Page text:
And yet I knew the women writers were out there … so why weren’t they in some of these anthologies? At cons and such, I heard some editors say they didn’t like “women’s writing.” I am not even sure they gave most of those stories a chance, but who knows? Did they think that women only wrote about the horrors of housework and childcare? Maybe so. It was also a sad observance of mine that when women writers attended cons, they did so by themselves; their husbands did not attend. Yet, when male writers were at the cons, so were their wives. Sorry, if that’s upsetting, but that’s how it was. I am happy to know that those days are gone. I was also at a con where the organizer said to me when a bunch of us were standing around waiting to head somewhere, “Oh, you will be going with the other wives to go shopping, right?” I smiled nicely and replied, “No, I will be going with the other writers.” He was taken aback. I just kept smiling. At another conference, I was the only published woman writer; and there was one woman artist; and one woman editor from the horror field. Really. Horror was about to burst forth for women then. Meanwhile, back at the anthologies … in the midst of all this reading, I decided what I needed to do was edit a collection of stories written by women.

So I did. Tor Books purchased Women of Darkness, and it came out in hardcover and paperback, women writers wrote to me, very happy to see the book and asking when the next volume would be open. Some of the reviews were not so great … oh, that’s “women writing” and such. And then there were the people who claimed that the book discriminated against male writers; never mind, that they didn’t say the same thing about the all-male anthologies discriminating against women writers. Still … I met many great writers through Women of Darkness, some friends to this day, and I was highly encouraged so I edited a second volume of Women of Darkness. I also edited a volume called Women of the West, published by Doubleday, and I had a lot of fun with that, especially since I hailed from the West and had always had a love of the Western genre. A number of horror writers also contributed to that volume.

Years passed, and I saw the names of women writers cropping up in magazines, on the bookshelves, and eventually online. And that’s a very good thing. Now, I believe that it would be hard for many writers to think there was a time when women authors were discouraged from publishing.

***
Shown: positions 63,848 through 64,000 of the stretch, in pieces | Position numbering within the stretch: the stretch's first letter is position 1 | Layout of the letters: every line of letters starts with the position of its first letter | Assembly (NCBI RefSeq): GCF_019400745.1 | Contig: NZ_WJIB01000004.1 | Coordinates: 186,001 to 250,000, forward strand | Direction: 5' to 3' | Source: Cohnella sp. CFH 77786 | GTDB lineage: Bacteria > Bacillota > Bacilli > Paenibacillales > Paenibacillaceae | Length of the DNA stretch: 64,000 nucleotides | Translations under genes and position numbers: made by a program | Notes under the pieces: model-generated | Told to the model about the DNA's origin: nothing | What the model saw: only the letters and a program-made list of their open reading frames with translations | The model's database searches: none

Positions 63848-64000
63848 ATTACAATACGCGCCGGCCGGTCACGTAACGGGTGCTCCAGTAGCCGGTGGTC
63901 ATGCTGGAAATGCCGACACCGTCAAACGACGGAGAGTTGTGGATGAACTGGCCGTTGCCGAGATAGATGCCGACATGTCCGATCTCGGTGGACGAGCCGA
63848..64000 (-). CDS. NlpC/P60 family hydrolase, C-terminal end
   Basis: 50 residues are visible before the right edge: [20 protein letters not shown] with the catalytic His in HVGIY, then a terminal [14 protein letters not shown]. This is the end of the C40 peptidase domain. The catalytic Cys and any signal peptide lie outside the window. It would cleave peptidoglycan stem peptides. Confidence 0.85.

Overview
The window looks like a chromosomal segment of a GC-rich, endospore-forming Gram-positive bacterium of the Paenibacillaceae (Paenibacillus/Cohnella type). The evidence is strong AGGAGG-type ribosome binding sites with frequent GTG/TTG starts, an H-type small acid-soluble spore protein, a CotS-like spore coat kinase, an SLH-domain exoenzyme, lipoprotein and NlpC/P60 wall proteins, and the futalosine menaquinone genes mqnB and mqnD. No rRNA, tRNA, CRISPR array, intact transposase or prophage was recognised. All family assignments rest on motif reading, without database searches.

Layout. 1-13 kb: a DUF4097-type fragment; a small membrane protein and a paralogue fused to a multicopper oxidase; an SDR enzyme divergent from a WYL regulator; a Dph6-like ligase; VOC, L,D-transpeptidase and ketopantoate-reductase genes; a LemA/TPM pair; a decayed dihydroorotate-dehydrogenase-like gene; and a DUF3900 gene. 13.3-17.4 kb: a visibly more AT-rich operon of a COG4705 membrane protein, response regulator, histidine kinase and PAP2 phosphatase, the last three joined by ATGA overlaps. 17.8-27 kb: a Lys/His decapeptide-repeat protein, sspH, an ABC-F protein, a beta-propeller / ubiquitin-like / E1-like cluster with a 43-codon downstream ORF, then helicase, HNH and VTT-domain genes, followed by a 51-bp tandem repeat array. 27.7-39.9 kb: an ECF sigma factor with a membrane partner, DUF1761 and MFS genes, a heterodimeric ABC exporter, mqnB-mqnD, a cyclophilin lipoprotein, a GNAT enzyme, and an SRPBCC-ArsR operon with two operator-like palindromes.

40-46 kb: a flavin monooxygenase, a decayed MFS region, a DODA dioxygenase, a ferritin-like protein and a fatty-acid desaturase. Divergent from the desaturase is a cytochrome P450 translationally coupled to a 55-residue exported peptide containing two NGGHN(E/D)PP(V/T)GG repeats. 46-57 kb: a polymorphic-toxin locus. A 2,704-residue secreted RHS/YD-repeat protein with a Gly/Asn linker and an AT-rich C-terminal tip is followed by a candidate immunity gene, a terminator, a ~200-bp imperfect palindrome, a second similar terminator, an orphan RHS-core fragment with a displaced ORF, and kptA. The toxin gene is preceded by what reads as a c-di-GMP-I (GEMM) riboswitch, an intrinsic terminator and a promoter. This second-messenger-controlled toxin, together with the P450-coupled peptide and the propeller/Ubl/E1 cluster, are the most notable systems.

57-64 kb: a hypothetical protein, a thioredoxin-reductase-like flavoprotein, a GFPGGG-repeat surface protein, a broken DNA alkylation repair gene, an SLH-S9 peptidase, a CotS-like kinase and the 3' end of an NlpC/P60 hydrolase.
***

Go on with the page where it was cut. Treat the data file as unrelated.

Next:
I hope those days are long past. Women writers have found their voices, and they aren’t going to keep quiet. Which is very, very good.

I hope, too, that anthologies continue to encourage new writers to participate. That’s one of the things I loved best about editing my two horror anthologies … I was able to find new (to me) writers and buy their stores. For some, I know it was their very first professional sale, and that thrilled me, perhaps even more than it thrilled them! Well, perhaps not. But I was happy to help them step into the pro publishing world. I wish that all anthologies—including the ones put out by the HWA—would focus more on that. Yes, it’s nice to see the old familiar names and all, but it’s even better to find new names. Let’s encourage these new voices; let’s get these writers out there in front of a horror-hungry audience. A good place to check for upcoming women writers is in the “Recently Born of Horrific Minds” column in the monthly HWA Newsletter. Lydia Peever does a fine job of corraling these books.

Yes, we’ve come a long way, baby, but we still have a long way to go. I hope you will check out the new voices. They need to be heard.

Kathryn Ptacek loves Gila monsters and teapots, but only collects the latter.  She is also the editor of the monthly HWA Newsletter and is the recipient of the HWA’s Mentor of the Year award, as well as the Richard Laymon Presidential Award and the Silver Hammer Service Award. Her horror novels include In Silence SealedShadoweyes, and Kachina. She lives in northwest NJ in an old Queen Anne Victorian house haunted by her late husband and filled with spiders, cats, books, and teapots.